Member of AWSA

  Info about AWSA

 

[Bios on Partners Page]

PARTNERS:

Lina AbuJamra

Sue Badeau

Dianne Barker

Twila Belk

Gail Bones

Harriet Bouchillon

Mary Carver

Pamela Christian

Lisa Copen

Erin Davis

Diane Dean

Deb DeArmond

Kelly DeChant

Danna Demetre

Melissa Edgington

Debbi Eggleston

Pat Ennis

Morgan Farr

Pam Farrel

Liz Cowen Furman

Gail Goolsby

Sheila Gregoire

Doreen Hanna

Holly Hanson

Becky Harling

Debbie Harris

Nali Hilderman

Cathy Horning

Kathy Howard

Mary James

Priscilla Jenson

Lane P. Jordan

Rebecca Jordan

Ellie Kay

Maria Keckler

Sylvia Lange

Debby Lennick

Peggy Leslie

Kathi Lipp

Kolleen Lucariello

Kathi Macias

Paula Marsteller

Melissa Mashburn

Dianne Matthews

Cindi McMenamin

Elaine W. Miller

Kathy Collard Miller

Lynn Mosher

Karen O'Connor

Yvonne Ortega

Arlene Pellicane

Ava Pennington

Laura Petherbridge

Gail Purath

Marcia Ramsland

Kaley Rhea

Rhonda Rhea

Vonda Rhodes

Cynthia Ruchti

Julie Sanders

Judy Scharfenberg

Deedra Scherm

Laurel Shaler

Joanie Shawhan

Stephanie Shott

Poppy Smith

Susan K. Stewart

Stacie Stoelting

Jill Swanson

Janet Thompson

Janice Thompson

Teri Thompson

Brittany Van Ryn

Elizabeth Van Tassel

Leslie Vernick

Laurie Wallin

Julie Watson

Joan C. Webb

Cherri Williamson

Kathy C. Willis

Debbie W. Wilson

Nancy DeMoss Wolgemuth

Jamie Wood

   and Founder:

   Dawn Wilson

 

Entries in Financial Stewardship (2)

Tuesday
Jun062017

You Can Ketchup More Fries with Money

Rhonda Rhea's posts always go deeper than one might think at first. Such is the case in this Stewardship UPGRADE.

"Don’t even try to pretend," Rhonda says. "Don’t pretend you don’t know that the hamburger and the French fries have to come to an end at exactly the same time."

I (Dawn) was intrigued by Rhonda's title until I saw a longer version and scanned the article.

The whole title is: "You Can Ketchup More Fries with Money—And Catch Fools with It Too."

Ah... I see. This is about stewardship!

Rhonda continues . . .

Bite of hamburger. Bite of fry. Burger. Fry.

Once you invest your money in the full meal deal, it feels like bad stewardship if any one bite doesn’t live up to the others.

Burger, fry, burger, fry.

These are the rules, people. Hey, it’s not like I make this stuff up.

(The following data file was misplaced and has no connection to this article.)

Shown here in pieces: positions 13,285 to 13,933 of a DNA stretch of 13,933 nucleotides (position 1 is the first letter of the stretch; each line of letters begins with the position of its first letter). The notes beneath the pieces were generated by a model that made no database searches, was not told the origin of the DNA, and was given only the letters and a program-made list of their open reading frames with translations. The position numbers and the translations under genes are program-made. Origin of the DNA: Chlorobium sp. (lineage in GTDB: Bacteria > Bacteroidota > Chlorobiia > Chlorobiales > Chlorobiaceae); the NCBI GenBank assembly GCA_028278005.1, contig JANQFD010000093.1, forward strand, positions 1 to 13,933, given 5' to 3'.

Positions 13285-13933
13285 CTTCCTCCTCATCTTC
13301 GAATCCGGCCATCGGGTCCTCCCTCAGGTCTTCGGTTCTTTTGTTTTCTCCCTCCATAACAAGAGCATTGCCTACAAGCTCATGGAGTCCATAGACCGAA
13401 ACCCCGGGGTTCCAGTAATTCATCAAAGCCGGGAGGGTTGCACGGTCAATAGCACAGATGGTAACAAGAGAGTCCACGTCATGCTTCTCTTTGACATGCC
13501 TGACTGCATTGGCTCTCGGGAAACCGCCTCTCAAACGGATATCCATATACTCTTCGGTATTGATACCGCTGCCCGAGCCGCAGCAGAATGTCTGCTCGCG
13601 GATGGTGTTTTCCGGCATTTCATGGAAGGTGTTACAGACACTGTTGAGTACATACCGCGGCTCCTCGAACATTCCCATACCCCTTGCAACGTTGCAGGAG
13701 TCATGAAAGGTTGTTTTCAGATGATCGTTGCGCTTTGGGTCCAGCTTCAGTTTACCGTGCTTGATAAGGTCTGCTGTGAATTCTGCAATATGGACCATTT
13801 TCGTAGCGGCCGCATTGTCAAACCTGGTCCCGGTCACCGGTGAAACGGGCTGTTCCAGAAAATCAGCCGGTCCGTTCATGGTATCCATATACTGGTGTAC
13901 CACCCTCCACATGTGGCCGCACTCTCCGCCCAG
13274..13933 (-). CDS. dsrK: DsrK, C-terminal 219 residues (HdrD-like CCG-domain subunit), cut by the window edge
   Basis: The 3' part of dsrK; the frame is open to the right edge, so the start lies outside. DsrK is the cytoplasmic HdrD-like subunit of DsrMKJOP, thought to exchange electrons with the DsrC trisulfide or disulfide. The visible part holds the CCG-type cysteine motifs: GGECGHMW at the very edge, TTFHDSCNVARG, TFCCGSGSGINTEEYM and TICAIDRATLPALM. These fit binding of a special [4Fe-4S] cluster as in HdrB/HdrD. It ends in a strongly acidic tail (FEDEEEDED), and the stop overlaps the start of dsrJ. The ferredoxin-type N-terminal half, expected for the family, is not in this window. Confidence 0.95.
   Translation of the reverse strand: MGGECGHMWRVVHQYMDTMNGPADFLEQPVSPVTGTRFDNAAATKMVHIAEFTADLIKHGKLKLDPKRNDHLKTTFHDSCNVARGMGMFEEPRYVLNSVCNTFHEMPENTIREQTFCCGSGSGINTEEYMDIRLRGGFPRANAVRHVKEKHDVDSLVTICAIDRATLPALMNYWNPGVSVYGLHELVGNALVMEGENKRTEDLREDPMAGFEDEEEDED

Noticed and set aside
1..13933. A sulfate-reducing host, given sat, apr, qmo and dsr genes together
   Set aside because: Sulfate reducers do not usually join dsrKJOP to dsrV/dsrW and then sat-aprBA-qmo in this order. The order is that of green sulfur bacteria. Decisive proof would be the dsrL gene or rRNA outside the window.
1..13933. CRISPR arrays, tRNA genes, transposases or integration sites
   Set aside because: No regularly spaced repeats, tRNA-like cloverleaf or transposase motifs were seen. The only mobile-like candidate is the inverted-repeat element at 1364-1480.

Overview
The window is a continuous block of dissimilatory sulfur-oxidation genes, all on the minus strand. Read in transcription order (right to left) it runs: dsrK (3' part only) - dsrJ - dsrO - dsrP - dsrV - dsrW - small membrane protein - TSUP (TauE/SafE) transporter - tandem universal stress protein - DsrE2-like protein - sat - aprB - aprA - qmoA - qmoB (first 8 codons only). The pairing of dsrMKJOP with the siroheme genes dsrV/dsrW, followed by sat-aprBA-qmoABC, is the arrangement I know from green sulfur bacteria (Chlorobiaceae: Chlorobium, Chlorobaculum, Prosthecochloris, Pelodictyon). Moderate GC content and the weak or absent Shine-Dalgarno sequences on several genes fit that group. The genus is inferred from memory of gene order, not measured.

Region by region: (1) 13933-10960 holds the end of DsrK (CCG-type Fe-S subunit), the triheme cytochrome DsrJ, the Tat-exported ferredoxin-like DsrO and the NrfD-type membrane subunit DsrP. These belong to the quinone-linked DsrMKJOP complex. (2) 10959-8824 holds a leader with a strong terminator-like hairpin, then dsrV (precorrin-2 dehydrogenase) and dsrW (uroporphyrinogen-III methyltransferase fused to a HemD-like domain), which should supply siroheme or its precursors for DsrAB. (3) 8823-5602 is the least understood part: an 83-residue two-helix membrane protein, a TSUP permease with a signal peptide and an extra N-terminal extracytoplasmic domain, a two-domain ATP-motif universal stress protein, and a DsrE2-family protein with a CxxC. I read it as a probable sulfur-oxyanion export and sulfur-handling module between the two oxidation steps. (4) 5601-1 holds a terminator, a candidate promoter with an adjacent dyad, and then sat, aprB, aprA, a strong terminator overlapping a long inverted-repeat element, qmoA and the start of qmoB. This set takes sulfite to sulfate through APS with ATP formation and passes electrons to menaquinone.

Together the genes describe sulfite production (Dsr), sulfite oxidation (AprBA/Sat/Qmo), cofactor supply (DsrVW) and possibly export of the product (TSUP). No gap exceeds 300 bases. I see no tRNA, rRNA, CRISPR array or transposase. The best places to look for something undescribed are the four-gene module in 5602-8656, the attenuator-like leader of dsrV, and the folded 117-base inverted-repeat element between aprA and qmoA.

When you think about it, it’s the only cultured way to eat a burger.

Of course, “culture” and “full meal deal” don’t always go together like… well… like burgers and fries.

I was eating my burger, fry, burger, fry the other day and I happened to glance over at the ketchup packet and noticed it said, “FANCY.”

Well, that was just frustrating. I felt underdressed the whole rest of the meal.

And you don’t want to feel underdressed when you have to go back for that extra order of fries. Because when you’re explaining to the kid taking your money that you had too much burger at the end of your fries, you don’t want to look stupid.

When it comes to dealing well with money, there’s always a challenge not to get stupid. Not because money is evil. Because loving it is.

And it’s a trap.

“But those who want to be rich fall into temptation, a trap, and many foolish and harmful desires, which plunge people into ruin and destruction. For the love of money is a root of all kinds of evil, and by craving it, some have wandered away from the faith and pierced themselves with many pains” (1 Timothy 6:9-10, HCSB).

Obsession with material things leads to more obsession with material things, and then more—a trap of our own spiraling desires. It’s like always needing one more fry.

How sobering to read verse 9. Our craving for money can lead us away from our faith and right into all kinds of piercing pain. Foolish sinfulness. Certainly nothing sophisticated about that.

Paul tells us to “run from these things” (verse 11). Run away from that temptation to focus on getting rich.

People who already enjoy wealth are not safe from the trap either. It can become all too easy to find security in a big bank account rather than in Christ.

Verse 17 says, “not to be arrogant or to set their hope on the uncertainty of wealth, but on God, who richly provides us with all things to enjoy.”

When Paul tells us to run from the love of money and all the other evils, he doesn’t just leave us running wildly off without direction.

“But you, man of God, run from these things, and pursue righteousness, godliness, faith, love, endurance, and gentleness" (verse 11).